For file sharing methods, in this tutorial, we will demonstrate how to share an image. For future enhancements, we will incorporate other file types supported by the SDK which include PDF and other document types.

File Sharing Methods

Add the following methods to your RootViewController file:

  1. In the showOwnedFiles method, we are sending a request to the server to retrieve the list of files owned by the user currently logged in.
  2. - (void) showOwnedFiles
    NSLog(@"Show Owned Files Pressed");
    SFRestRequest *request = [[SFRestAPI sharedInstance] requestForOwnedFilesList:nil page:0];
    [[SFRestAPI sharedInstance] send:request delegate:self];
  3. In the showGroupsFiles methods, the request we are sending to the server will provide a list of files accessibility to groups.
  4. - (void) showGroupsFiles
    NSLog(@"Show Group Files Pressed");

    SFRestRequest *request = [[SFRestAPI sharedInstance] requestForFilesInUsersGroups:nil page:0];
    [[SFRestAPI sharedInstance] send:request delegate:self];
  5. In the showSharedFiles method, we need to display what files are shared by others for that user, or shared as a group.
  6. - (void) showSharedFiles
    NSLog(@"Show Shared Files Pressed");

    SFRestRequest *request = [[SFRestAPI sharedInstance] requestForFilesSharedWithUser:nil page:0];
    [[SFRestAPI sharedInstance] send:request delegate:self];
  7. In the shareFiles method, we will utilize the requestForAddFileShare method to share the file to the group. For the shareType, we can use V for viewing or C for collaboration. In this example we will use V.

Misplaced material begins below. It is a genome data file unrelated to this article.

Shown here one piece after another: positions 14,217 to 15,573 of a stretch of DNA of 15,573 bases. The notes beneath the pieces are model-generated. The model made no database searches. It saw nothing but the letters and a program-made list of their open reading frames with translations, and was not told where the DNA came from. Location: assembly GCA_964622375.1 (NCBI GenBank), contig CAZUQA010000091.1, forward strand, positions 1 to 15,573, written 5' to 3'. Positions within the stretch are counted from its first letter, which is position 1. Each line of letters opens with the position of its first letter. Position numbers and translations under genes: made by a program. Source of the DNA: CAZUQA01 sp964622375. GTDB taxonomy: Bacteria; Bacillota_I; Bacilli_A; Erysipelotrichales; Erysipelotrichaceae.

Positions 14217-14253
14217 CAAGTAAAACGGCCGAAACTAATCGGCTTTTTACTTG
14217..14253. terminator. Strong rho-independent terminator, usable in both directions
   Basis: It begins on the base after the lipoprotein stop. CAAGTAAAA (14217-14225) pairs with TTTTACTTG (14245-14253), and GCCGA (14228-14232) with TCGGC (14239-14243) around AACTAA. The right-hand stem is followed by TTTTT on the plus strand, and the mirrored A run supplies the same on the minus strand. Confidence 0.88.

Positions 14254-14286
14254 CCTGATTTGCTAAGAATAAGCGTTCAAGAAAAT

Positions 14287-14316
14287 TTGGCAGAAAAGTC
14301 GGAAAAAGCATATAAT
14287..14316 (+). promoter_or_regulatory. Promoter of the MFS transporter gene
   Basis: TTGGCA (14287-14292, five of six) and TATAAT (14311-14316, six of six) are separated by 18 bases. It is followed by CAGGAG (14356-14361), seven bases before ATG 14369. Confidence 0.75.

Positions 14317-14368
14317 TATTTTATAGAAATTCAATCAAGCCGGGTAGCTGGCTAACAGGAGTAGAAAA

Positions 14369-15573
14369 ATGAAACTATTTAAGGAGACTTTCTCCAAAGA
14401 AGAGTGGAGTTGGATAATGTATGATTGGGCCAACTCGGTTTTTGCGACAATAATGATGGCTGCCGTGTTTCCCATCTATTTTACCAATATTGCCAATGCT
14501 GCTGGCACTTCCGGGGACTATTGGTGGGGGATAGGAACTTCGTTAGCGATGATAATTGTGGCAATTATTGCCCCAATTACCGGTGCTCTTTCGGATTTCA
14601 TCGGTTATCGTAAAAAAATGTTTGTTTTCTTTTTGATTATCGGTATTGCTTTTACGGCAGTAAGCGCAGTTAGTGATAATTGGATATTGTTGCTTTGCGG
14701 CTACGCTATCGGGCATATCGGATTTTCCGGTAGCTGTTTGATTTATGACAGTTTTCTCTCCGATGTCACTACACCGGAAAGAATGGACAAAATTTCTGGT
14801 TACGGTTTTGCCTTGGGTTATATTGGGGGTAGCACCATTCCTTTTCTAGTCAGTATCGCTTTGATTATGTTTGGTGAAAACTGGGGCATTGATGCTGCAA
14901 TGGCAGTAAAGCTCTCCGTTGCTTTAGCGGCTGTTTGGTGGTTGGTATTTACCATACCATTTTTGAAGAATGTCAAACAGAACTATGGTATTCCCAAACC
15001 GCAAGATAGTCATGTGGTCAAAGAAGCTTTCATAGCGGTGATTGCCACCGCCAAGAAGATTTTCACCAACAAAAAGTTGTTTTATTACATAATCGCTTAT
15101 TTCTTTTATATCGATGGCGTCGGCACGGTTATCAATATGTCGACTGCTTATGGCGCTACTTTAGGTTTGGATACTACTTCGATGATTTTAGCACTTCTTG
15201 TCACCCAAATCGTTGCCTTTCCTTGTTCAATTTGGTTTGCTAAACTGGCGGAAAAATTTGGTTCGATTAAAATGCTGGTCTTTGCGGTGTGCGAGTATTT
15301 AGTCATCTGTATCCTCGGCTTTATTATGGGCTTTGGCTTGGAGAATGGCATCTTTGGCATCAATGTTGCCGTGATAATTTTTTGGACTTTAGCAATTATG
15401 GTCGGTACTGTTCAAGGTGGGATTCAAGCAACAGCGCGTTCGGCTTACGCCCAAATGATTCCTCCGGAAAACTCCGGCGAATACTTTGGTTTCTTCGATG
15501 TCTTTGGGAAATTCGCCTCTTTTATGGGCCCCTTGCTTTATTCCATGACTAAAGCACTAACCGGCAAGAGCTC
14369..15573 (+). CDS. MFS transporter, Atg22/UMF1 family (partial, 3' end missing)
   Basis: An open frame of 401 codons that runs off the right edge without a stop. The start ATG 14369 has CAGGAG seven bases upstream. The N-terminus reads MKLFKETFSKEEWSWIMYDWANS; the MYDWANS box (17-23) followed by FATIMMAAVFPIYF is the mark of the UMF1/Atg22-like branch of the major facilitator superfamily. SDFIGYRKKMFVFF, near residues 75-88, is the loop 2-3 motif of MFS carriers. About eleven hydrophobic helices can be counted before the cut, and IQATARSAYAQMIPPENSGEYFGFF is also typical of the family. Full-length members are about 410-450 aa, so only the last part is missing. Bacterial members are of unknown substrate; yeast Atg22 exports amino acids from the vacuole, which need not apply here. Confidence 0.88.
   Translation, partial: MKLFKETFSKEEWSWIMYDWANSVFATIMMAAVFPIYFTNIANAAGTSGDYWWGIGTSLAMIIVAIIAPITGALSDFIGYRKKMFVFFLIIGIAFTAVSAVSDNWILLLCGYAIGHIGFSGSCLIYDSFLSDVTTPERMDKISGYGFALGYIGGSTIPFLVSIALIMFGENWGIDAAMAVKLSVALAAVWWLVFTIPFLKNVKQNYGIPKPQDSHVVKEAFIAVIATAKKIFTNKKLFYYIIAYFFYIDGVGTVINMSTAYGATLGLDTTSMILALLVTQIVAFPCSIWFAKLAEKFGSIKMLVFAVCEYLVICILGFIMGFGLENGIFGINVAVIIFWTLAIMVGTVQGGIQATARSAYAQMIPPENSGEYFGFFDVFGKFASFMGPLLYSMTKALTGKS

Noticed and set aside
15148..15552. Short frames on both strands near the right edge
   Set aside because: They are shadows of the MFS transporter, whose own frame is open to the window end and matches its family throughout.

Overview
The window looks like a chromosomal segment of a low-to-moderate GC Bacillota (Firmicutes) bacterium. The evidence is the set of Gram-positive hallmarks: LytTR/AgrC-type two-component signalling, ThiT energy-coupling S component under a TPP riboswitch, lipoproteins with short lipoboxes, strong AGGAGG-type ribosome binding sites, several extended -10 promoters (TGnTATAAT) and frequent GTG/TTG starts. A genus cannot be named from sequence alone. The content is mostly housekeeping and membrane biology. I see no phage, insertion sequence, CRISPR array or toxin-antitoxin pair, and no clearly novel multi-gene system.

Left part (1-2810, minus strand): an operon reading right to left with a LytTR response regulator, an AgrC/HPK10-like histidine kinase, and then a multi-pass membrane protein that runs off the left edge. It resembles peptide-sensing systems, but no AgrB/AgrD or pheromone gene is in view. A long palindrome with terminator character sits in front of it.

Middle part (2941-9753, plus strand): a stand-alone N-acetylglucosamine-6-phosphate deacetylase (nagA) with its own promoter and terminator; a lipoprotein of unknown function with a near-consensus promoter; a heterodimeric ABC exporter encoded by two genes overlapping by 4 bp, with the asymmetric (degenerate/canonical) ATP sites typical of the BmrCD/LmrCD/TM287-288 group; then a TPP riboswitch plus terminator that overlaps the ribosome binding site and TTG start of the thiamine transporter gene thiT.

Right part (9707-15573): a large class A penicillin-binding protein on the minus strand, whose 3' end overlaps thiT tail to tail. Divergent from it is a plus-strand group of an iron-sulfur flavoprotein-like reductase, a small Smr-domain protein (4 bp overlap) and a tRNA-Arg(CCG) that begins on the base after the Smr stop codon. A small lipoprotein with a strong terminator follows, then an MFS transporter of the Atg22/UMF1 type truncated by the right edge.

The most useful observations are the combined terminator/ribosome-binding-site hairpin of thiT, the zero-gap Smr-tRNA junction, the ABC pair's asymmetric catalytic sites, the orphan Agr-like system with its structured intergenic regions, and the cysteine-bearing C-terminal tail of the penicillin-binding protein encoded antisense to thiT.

8. - (void) shareFiles
    NSLog(@"Share Files Pressed");

    NSString *id = [NSString stringWithString:@"some_file_id"]; NSString *entId = [NSString stringWithString:@"some_entity_id"]; SFRestRequest *request =
    [[SFRestAPI sharedInstance] requestForAddFileShare:id

    SFRestRequest *request = [[SFRestAPI sharedInstance] requestForFilesSharedWithUser:nil page:0];

Upload Image and Share

Let’s start with implementing functionality to upload an image to and share with others:

In order to implement uploading capabilities, we will implement the UIImagePickerController class to handle access to the photo library. In order to use this, we need to conform to its delegate.

  1. Include the UIImagePickerControlDelegate Protocol in your header file:
  2. @interface RootViewController : UIViewController
  3. Add this code to our uploadFile method & set the source type to UIImagePickerControllerSourceTypePhotoLibrary. (If you want to capture an image, use the following source type: UIImagePickerControllerSourceTypeCamera).
  4. UIImagePickerController *picker = [[UIImagePickerController alloc] init];
    picker.delegate = self;
    picker.allowsEditing = YES;
    picker.sourceType = UIImagePickerControllerSourceTypePhotoLibrary;
    [self presentViewController:picker animated:YES completion:NULL];
  5. Show the PhotoLibrary display by calling the method presentViewController:
    [self presentViewController:picker animated:YES completion:NULL];
  6. Add the following Delegate methods. In the didFinishPickingMediaWithInfo, we need to convert the image into NSData and also include the compression quality. We then call the requestForUploadFile method, which will generate a request that can upload a local file to the server.